Multi-material, multi-photon 3D laser micro- and nanoprinting


a, Approaches for manufacturing 3D multi-material microarchitectures using multi-photon 3D laser printing. After the exposure and development cycle of a first photoresist, a second photoresist is drop-casted manually, exposed, developed, etc. This approach can be realized by palette-based approach or microfluidic-chamber. Herein, all photoresists and developers are delivered to the printing region via a stage or microfluidic chamber. b, 3D stimulus-responsive multi-material based scaffold serving as a micro-stretch-bench for cells (green), specifically adhering to the red arrow area. The host-guest hydrogel in the middleswells reproducibly and thereby bends the elastic polymer lamellae. c, 3D deterministic fluorescent security feature containing four differently doped polymers emitting at four different wavelengths (red, blue, green, and yellow) and one non-fluorescent polymer component. Credit: Liang Yang, Frederik Mayer, Uwe H. F. Bunz, Eva Blasco and Martin Wegener
a, Approaches for manufacturing 3D multi-material microarchitectures using multi-photon 3D laser printing. After the exposure and development cycle of a first photoresist, a second photoresist is drop-casted manually, exposed, developed, etc. This approach can be realized by palette-based approach or microfluidic-chamber. Herein, all photoresists and developers are delivered to the printing region via a stage or microfluidic chamber. b, 3D stimulus-responsive multi-material based scaffold serving as a micro-stretch-bench for cells (green), specifically adhering to the red arrow area. The host-guest hydrogel in the middleswells reproducibly and thereby bends the elastic polymer lamellae. c, 3D deterministic fluorescent security feature containing four differently doped polymers emitting at four different wavelengths (red, blue, green, and yellow) and one non-fluorescent polymer component. Credit: Liang Yang, Frederik Mayer, Uwe H. F. Bunz, Eva Blasco and Martin Wegener
 

Multi-photon approaches provide printing rates of up to about ten million voxels per second. Multi-photon-based 3D approaches structure matter with a resolution approaching sub-micrometer and nanometer feature sizes. Such spatial resolution is crucial for many applications in photonics and electronics and is inaccessible to most other 3D additive manufacturing approaches.


However, the vast majority of 3D printed objects and devices made along these lines have been composed of only a single polymeric material. Multi-material architectures are much less investigated than single-material architectures, yet, most real-life systems (microscopic and macroscopic, biological and artificial) contain a large number of different materials with vastly dissimilar optical, mechanical, thermal, and electronic properties.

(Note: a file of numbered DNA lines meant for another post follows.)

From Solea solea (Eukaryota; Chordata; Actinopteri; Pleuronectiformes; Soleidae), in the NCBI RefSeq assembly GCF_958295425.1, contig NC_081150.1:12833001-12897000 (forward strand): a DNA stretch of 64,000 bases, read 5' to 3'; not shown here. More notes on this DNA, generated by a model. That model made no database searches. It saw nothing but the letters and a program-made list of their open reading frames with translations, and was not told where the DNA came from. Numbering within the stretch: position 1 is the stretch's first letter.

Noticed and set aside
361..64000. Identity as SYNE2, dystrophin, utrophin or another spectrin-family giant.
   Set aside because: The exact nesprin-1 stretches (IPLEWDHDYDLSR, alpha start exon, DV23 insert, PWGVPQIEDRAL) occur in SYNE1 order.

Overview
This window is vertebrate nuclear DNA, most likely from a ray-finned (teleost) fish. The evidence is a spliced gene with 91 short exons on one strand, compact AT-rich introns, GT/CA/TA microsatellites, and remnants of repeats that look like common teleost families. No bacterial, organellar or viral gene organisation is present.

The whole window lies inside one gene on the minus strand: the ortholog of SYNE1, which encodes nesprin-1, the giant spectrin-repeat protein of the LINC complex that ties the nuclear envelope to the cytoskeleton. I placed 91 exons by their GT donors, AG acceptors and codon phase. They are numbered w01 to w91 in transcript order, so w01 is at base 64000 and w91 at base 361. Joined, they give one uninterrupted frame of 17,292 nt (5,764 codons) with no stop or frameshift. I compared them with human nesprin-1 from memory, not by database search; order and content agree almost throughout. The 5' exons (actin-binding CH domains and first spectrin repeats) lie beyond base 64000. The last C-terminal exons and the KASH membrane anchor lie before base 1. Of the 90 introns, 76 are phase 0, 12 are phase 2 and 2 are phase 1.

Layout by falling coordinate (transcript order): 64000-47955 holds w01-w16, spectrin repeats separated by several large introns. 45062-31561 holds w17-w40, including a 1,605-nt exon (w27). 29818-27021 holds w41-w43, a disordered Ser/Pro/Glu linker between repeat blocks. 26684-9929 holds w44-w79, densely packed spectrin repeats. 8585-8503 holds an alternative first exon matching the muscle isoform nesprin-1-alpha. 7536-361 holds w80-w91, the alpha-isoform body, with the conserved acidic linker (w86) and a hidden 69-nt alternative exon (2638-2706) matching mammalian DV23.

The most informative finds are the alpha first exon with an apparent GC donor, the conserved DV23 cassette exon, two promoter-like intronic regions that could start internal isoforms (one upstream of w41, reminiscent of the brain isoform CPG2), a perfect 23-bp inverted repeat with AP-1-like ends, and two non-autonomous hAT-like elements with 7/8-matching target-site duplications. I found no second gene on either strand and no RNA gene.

In a new paper published in Light: Advanced Manufacturing, a team of scientists, led by Professor Martin Wegener from the Institute of Applied Physics, Karlsruhe Institute of Technology, Germany and co-workers have reviewed approaches and achievements on multi-material multi-photon micro/nano-printing. Existing materials that might serve as a working set of primary materials are concluded first. In the second step, processing dissimilar primary materials within 3D printed structures using a single machine tool is discussed. Corresponding literature is divided into two avenues.


In the first avenue, different photoresists, the counterparts of the colored inks are combined to manufacture a targeted multi-material 3D structure. So far, this combination has been accomplished by intermediate manual processing steps, but automated multi-photon multi-material 3D printing systems are rapidly developing.


In the second avenue, a single photoresist delivers 3D printed material with different properties. There is no direct analog in graphical 2D printing. The underlying idea is to impose a stimulus during the 3D printing process of each voxel, influencing the photo-reaction of the ink, such that the emerging material properties can be varied locally and deterministically in 3D.


Nature proceeds quite similarly. It achieves a vast variety of different effective material properties in animals and plants by architecting on a micrometer and nanometer scale by using only a limited number of building blocks, based on polysaccharides, proteins, and minerals.16 Printing tailored 3D microstructures results in artificial composites, with effective optical, mechanical, thermal, and electronic properties that can be qualitatively dramatically distinct from those of the constituents. As for dithering in 2D, it is key that the characteristic feature sizes are sufficiently small such that the observer does not notice them and rather experiences an effective homogeneous continuum the authors state.


Concerning primary materials, the field still shows shortcomings concerning electrically conductive, semiconducting, metallic, and stimuli-responsive ingredients, the scientists explain.

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